A Luminous Halo

"Life is not a series of gig lamps symmetrically arranged; life is a luminous halo, a semi-transparent envelope surrounding us from the beginning of consciousness to the end." --Virginia Woolf

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Location: Springfield, Massachusetts, United States

Smith ’69, Purdue ’75. Anarchist; agnostic. Writer. Steward of the Pascal Emory house, an 1871 Second-Empire Victorian; of Sylvie, a 1974 Mercedes-Benz 450SL; and of Taz, a purebred Cockador who sets the standard for her breed. Happy enough for the present in Massachusetts, but always looking East.

Tuesday, January 02, 2007

Bad Poetry: These Eyes

One of the big online poetry sites is committed to nurturing real talent in the cyber community. The author of the following poem (I almost called her "the lucky author" but it's clear that drive and skill, not luck, was responsible) won an award for this piece in the category "New Talent--Awarded Book Publishing Contract." Note the subtle poetic techniques (alternating lower-case and upper-case "I"), the playful neologisms ("rember"), the memorable rhymes ("pain" and "rain," "light" and "bright"), the powerful use of language ("sweet love," "my dear"). I wonder how much the winner ended up shelling out before she was done with her award?

These Eyes

These eyes of mine
have seen the pain
of many nights
of sleet and rain.
broken and never to be the same.
but when you came into
my life, you shone your light
which is so bright.
You loved me and carried me
through and out of the meadow
of insanity. I give to you
which i hold dear
my love for only your heart
my dear.
Take my heart but rember this
with you sweet love
i conquered death, of heart and soul.
For this i give you all i have and more
for even the last breath i have , will be to whisper...
I love you my dear.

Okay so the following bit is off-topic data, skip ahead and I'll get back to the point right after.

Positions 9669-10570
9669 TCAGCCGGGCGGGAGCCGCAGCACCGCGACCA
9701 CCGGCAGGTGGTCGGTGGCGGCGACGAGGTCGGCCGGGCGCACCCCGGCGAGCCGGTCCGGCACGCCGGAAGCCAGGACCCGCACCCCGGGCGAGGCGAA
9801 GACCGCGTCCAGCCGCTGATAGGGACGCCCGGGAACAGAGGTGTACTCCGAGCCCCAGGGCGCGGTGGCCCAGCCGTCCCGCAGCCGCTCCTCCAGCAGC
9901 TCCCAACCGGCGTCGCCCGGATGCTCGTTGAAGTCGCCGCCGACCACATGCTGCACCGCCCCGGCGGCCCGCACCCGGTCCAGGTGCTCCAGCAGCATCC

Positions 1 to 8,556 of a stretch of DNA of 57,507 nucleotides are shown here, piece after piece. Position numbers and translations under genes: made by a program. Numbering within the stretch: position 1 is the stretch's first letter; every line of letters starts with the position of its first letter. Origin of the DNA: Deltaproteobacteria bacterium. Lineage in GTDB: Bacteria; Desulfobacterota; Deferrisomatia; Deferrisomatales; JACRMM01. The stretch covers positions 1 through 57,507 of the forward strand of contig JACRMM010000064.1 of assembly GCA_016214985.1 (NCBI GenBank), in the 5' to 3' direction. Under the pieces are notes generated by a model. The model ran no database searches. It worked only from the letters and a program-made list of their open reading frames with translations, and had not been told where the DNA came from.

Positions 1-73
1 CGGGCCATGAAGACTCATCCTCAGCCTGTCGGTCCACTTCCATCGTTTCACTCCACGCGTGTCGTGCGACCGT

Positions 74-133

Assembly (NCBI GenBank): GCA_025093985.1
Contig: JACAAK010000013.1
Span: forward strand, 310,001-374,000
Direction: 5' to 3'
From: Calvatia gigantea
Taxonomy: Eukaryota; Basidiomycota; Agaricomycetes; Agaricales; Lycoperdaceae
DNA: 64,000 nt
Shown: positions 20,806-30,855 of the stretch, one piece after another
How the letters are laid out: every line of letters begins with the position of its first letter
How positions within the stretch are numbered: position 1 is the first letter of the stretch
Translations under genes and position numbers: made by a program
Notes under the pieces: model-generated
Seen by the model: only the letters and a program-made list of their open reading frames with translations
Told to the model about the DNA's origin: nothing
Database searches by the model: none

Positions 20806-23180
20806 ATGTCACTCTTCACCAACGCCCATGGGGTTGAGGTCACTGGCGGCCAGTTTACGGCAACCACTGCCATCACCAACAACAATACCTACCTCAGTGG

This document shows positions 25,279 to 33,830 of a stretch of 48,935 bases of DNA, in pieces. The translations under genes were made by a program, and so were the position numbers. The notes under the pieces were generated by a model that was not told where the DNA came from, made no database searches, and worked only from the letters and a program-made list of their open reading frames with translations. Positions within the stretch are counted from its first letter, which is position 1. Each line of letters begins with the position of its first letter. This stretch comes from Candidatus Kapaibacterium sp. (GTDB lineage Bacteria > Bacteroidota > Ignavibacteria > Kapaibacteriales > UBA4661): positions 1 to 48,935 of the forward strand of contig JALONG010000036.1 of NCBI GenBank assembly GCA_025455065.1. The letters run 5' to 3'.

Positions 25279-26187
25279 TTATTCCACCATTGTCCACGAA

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Starting the New Year With a Splash

This year, I was invited to a New Year's Eve party at DanWyman's house. Dan's my boss, or whatever you call the person to whom you deliver services when you're self-employed. Dan Wyman Books is the source of all the Judaica I catalog.

I was impressed at the sheer number of people invited to the party. Although I was born and raised in Springfield, I don't think I know that many people in this town. Dan's decades younger than I and has only been in the area for a few years. Somehow, he managed to fill up a house the size of mine--an exhuberant green-and-purple Queen Anne Victorian in the McKnight section of Springfield--with cheerful and interesting guests.

We started the evening off with a potluck supper. I milled around a bit, but eventually couldn't resist the lure of the fireplace. Once I'd scored a seat near it, I didn't dare get up. Several congenial people I'd never met had the same idea, it seemed, and before long we were best friends.

Dan fired up the hot tub, and throughout the evening a motley crew of people in everything from parkas to bathing suits and dripping hair streaked through the living room. At midnight, a couple with apparent connections to the wine industry produced bottle after bottle of Prosecco, and we all toasted the New Year. The party broke up about an hour after midnight, and about five minutes after that, I was home.

I've celebrated New Year's Eve in New York City, London, and Paris. I no longer feel the need to get out there among the hordes of crazies. On the other hand, two of the absolute worst evenings I've ever spent have been New Year's Eve house parties. Last year I ended up with a bunch of fuddyduds who couldn't even make it till midnight. If I'd known, I would've planned a party after the party. This year's event, however, was just right. A great start to what I think is going to be a great year.